From 2024, Federal Minister of Economics Robert Habeck (Greens) wants to install at least 500,000 new heat pumps every year. It should be six million by 2030. Heat pumps are regarded as a crucial instrument for a heating transition, significantly more climate-friendly than oil and gas heating. But Habeck’s plans will not work in practice as in his theory, experts said in June. The building physicist Lamia Messari-Becker pointed out to the “Spiegel” that there was not only one problem, but rather many. For them, Habeck’s heat pump offensive is “madness”, “incomprehensible” and “wishful thinking” at the same time.
Tens of thousands of skilled workers would be missing for a mature heat pump offensive, delivery times were too long and there were already bottlenecks in production and installation. The Federal Ministry of Economics already admitted this in June. In view of the Ukraine war, people want to make themselves independent of Russian gas and are increasingly interested in heat pumps. As a result, manufacturers and installers could hardly keep up with demand more than two months ago. According to the German Energy Agency, installation usually takes between 12 and 18 months.
The consequence? “This increases the risk that we will soon have to import the devices from Asia,” says engineer and building physics professor Messari Becker to “Spiegel”. Rising imports would crowd out national production and endanger tens of thousands of jobs. After the so-called heat pump summit of the government, clear criticism came from the FDP. “Without additional craftsmen, the goal of installing 500,000 heat pumps per year remains a well-intentioned hope,” said FDP politician Sandra Weeser, chairwoman of the building committee in the Bundestag. Working conditions must be improved, said the German trade union federation of the “Tagesschau”. Habeck himself relies on immigration from abroad.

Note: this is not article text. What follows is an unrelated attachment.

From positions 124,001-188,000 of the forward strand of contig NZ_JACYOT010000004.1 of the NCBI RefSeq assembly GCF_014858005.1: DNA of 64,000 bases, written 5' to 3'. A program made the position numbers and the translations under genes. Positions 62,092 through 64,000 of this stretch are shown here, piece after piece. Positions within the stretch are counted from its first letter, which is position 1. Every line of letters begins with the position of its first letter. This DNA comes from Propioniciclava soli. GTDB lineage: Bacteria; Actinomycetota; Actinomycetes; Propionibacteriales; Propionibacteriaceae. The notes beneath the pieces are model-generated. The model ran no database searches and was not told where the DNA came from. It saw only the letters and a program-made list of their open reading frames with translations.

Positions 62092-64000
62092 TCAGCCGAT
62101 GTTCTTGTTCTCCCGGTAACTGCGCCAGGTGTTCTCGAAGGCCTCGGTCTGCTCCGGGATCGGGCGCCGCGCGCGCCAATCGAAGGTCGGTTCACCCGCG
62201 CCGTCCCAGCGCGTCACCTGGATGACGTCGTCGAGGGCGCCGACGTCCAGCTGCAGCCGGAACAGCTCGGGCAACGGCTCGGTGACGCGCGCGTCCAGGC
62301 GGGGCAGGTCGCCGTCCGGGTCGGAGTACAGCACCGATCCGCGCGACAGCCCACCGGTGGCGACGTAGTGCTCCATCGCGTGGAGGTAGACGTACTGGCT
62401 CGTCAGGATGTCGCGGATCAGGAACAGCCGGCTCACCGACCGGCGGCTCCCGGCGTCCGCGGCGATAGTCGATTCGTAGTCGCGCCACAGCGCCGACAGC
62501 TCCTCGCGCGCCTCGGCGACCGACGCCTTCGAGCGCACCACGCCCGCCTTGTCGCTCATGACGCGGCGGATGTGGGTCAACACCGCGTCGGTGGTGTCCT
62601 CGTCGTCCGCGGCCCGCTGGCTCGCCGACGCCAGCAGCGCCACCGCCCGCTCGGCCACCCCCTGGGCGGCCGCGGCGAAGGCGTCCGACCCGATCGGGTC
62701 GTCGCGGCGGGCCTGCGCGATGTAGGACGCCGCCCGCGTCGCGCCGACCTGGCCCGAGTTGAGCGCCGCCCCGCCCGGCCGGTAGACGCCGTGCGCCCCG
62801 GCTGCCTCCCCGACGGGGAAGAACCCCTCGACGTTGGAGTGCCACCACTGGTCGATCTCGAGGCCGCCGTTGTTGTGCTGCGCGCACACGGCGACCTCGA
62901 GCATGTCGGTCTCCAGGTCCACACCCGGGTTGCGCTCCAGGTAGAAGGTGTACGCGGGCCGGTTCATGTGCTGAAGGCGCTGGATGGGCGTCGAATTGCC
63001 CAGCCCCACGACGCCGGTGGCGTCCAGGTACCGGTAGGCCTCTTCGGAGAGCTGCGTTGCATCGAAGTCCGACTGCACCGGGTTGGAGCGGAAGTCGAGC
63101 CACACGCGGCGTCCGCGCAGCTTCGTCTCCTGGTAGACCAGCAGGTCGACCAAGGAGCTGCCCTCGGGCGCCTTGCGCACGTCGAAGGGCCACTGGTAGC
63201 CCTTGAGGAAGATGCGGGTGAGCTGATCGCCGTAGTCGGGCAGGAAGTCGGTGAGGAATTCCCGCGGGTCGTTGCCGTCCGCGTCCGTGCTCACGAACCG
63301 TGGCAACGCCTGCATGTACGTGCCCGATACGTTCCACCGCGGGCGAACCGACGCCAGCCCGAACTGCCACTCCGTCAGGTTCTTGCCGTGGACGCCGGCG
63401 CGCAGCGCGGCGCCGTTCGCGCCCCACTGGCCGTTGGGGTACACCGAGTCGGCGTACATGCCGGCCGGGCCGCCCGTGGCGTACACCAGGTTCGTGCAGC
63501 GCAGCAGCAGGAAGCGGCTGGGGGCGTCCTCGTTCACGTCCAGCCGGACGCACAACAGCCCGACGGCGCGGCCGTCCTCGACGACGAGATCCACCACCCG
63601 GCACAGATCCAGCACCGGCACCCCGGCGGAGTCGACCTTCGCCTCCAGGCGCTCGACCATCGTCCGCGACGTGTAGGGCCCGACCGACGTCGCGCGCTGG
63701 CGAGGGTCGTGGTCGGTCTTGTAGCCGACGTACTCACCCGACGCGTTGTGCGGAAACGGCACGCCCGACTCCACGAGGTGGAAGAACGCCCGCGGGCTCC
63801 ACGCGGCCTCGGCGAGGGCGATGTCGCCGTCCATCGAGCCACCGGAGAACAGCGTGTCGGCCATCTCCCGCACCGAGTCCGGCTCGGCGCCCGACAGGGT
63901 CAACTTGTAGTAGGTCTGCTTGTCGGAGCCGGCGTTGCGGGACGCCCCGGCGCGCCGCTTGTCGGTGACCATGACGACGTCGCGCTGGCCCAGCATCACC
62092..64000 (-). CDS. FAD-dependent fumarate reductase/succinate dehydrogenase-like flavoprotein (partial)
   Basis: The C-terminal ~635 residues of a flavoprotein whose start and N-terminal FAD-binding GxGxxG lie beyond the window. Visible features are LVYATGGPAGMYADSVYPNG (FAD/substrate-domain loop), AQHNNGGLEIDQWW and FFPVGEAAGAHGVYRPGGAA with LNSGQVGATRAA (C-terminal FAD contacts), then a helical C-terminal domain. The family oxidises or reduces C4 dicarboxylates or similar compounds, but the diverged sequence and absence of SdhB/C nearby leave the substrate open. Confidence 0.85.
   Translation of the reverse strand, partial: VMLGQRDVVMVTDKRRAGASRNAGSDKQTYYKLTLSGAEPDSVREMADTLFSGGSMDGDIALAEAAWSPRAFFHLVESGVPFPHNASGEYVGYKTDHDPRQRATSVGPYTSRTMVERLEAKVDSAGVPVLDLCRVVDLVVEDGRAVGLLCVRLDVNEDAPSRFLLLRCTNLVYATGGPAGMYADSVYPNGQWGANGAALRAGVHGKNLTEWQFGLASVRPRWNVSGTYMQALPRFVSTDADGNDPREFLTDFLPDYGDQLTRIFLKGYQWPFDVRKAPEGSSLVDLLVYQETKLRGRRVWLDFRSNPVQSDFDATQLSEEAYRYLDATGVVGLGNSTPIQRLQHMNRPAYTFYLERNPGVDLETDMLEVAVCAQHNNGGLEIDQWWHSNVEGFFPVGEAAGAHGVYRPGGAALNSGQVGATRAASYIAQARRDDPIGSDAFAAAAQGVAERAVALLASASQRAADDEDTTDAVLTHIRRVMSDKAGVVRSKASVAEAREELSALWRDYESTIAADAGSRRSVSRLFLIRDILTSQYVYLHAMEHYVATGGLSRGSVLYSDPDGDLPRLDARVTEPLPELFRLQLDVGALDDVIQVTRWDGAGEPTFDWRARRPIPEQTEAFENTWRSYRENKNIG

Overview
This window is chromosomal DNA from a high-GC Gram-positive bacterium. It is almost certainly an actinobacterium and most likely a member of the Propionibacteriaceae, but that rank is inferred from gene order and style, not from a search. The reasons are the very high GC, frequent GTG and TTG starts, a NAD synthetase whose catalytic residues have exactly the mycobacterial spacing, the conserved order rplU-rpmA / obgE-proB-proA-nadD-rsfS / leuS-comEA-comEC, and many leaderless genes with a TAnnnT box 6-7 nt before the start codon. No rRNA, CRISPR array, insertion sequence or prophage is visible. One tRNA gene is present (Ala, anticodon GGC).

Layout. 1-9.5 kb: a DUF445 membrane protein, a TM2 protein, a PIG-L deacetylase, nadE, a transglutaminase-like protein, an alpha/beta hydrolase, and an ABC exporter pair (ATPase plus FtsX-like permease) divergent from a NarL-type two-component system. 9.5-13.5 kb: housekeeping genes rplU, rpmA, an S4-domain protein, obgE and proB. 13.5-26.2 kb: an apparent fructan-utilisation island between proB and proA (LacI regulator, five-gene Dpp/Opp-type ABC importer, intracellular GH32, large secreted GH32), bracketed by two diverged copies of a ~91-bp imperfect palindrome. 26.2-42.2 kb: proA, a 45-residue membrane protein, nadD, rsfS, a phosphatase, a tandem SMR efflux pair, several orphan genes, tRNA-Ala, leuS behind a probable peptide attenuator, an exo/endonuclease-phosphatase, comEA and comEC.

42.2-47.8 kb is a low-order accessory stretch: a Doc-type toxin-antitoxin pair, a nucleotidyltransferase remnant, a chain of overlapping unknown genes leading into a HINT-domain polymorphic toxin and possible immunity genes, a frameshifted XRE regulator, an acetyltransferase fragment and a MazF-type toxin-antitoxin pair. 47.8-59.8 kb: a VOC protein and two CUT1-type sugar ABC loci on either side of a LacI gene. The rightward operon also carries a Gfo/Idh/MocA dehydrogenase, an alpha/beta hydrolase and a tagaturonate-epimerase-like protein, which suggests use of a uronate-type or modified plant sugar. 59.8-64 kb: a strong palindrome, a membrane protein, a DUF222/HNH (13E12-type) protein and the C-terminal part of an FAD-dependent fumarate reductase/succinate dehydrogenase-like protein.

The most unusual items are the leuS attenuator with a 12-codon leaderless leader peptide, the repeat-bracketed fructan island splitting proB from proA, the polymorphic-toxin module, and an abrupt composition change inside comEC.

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Apart from the implementation of the plan, Messari-Becker complains that the federal government is concentrating on only one technology with its prioritization of heat pumps. “It is incomprehensible to me that it is still assumed that individual technologies could be a savior when it comes to energy,” says Messari-Becker, recalling the mistake of becoming largely dependent on Russian gas. “It is precisely this attitude that caused some of the problems that we now urgently need to solve.” A “heat summit” instead of a “heat pump summit” would have been appropriate, says the professor from the University of Siegen about the government meeting in June.
“Economics Minister Habeck should put an end to this wrong path,” says Messari-Becker. Because his plan already contains the next misconception: heat pumps would not bring the desired result in every building. While they are now a standard technology in new buildings, installing heat pumps in buildings that have not been renovated makes no sense at all. Because the replacement would only work if the existing buildings were well insulated, says Messari-Becker. In a survey conducted by the German Energy Agency, 70 percent of the energy consultants said that installing heat pumps regularly or very frequently makes no sense due to the way the building is designed. The vicious circle continues: If heat pumps are installed in unrenovated buildings, they would consume a lot of electricity on cold winter days and the costs would explode.
The government wants to promote climate protection with heat pumps. But even in this area, Habeck’s plan is not flawless, says the expert. She considers it “pure wishful thinking” that the government in its concept paper describes heat pumps as 100 percent climate-neutral. Because if green electricity and heat are not expanded at the same time, heat pumps would also be operated with imported coal electricity if the renewable energies are not sufficient. And currently, renewables only account for 50 percent of electricity production, Messari-Becker continues. “We have to find ways to generate renewable heat directly. Otherwise there is a risk of overloading the power grids,” she warns.